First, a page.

To overcome the problem of light attenuation in images acquired by fluorescence microscopy, non-homogeneous fluorescent signal distribution is compensated for using Plane Brightness Adjustment, a plugin in the ImageJ software package . Download ‘Plane_Brightness_Adjustment.jar’ from https://imagej.nih.gov/ij/plugins/plane-brightness/index.htm and drop the plugin into the plugins > Stack folder. After clicking the Help > Refresh Menus command, the plugin can be found in the Plugins > Stacks menu item. 8-bit grayscale and RGB images can be processed using this plugin, which can also be used with image stacks. Slope indicates the maximum allowed change (an 8-bit integer) of the Lipschitz filter between the intensities of two neighboring pixels. Threshold indicates the pixel value at which the adjustment begins to work. The values below the threshold are not corrected. Maxfactor is a limit imposed on the factor by which the grayscale values are multiplied to increase brightness. Press OK to verify the application.
Detailed steps of the procedure
Follow option A to identify the characteristics of a multicellular image; follow option B to analyze the cellular parameters and create figures.
Recognition and qualification of a multicellular image. Total time: 21–32 min, including 1–2 min for Step 1A(i–ii); 10–15 min for Step 1A(iii–v); and 10–15 min for Step 1A(vi–vii).
Image import. Start the ImageJ software. Import two images, including one with and one without a scale bar (Directly drag the images into ImageJ or click File > Open > to open the original images).
Define the scale. Select the Straight button from the ImageJ panel and draw a straight line the same length as the bar on the image. Click the Analyze > Set scale and type the true bar distance in the known distance text box and the unit in the Unit of length text box. Check Global to ensure that the same scale is applied to the other image (without the bar). Press the OK button to confirm and close the Set scale window. Close the image (with the bar) and retain the image (without the bar), which can be further analyzed (Attention).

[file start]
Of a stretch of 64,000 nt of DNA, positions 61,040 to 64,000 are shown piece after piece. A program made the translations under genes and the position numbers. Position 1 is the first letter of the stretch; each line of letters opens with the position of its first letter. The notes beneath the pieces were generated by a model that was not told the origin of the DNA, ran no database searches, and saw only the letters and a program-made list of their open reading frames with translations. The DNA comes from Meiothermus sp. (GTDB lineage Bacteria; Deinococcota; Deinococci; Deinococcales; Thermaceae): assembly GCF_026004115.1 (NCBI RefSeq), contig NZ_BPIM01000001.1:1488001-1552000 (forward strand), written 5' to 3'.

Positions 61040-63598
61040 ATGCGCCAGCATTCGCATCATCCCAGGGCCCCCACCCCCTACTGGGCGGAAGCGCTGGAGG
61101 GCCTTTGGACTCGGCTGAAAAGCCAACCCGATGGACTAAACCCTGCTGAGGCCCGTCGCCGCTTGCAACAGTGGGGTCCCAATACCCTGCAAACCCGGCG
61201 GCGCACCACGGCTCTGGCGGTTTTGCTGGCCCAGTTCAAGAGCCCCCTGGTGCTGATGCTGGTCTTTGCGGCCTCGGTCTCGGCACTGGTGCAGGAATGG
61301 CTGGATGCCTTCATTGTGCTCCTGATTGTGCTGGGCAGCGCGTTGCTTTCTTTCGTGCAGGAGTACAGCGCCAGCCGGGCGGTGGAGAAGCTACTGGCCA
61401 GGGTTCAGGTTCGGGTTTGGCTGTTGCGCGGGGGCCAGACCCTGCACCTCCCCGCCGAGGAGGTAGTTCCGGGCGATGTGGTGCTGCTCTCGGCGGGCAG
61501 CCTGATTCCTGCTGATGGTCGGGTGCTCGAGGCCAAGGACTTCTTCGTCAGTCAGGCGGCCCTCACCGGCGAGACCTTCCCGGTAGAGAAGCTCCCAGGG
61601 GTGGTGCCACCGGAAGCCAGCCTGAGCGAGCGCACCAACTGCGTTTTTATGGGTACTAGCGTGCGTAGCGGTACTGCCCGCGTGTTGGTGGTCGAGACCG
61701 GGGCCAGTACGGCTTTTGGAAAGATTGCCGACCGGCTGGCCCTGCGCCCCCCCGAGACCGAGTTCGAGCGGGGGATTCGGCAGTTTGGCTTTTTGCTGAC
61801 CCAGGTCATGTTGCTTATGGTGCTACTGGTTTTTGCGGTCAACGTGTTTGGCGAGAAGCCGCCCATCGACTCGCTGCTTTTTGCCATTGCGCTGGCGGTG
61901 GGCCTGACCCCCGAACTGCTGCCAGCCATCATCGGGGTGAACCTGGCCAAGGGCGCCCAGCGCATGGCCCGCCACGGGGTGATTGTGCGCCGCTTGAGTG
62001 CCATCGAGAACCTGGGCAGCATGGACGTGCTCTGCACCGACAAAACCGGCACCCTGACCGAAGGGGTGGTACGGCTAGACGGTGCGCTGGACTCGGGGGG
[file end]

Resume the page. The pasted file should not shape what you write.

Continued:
Clarity adjustment. Click Image > Adjust > Brightness/Contrast to open the B&C window to adjust the brightness and contrast. Slide the slide block (from right to left) above maximum to improve the image brightness, and slide the slide block (from left to right) above the minimum to remove the background. Press apply for confirmation (Attention).
Binary conversion (Threshold adjust). Click Image > Type > 32-bit to convert the image to a bitmap file. Click Image > Adjust > Threshold, unchecking the Dark background text box to turn the intracellular signal red. Slide the slide block until the red areas emerge clearly and cover all the intracellular areas (Do not add any non-specific signal). Finally, press the Apply and OK buttons without checking the set background pixels to NaN. Black represents cellular outlines and white represents the intracellular regions (Attention/Troubleshooting).
Optimization of cellular outlines. To better distinguish and identify the cell outlines, use the Erode, Dilate, Fill holes, and Watershed commands. In Process > Binary, Erode can be used to obtain better connections for cell outlines and Dilate can be used to enlarge intracellular signals. Process > Binary > Fill holes or watershed can be used to fill holes inside the cells or automatically divide a cell that should not be a single cell (Attention).
Parametric recognition. Click Analyze > Set measurements and check the parameters (Area, Centroid, Perimeter, Feret’s diameter, and more parameters if required) to determine what will be displayed in the results list. Click Analyze > Analyze particles and check Display results, Exclude on edges, and Add to Manager. Press OK to obtain the results. Finally, click Edit > Invert to change the intracellular parts to black to make the cells easier to recognize (Attention/Troubleshooting).
Exceptional data exclusion and data export. Determine the range of cell size based on the results list obtained in Step 1A(vi) and exclude cells with unusual sizes. Repeat Step 1A(vi) and correct the size (unit2) from the maximum to minimum value in the Analyze Particles window. If exceptional cells are still present in the results list, delete the particle in the ROI Manager manually and perform More > Multi-Measure on the ROI Manager window to show the corrected results list. Finally, export the data to Excel from the Results window (Attention).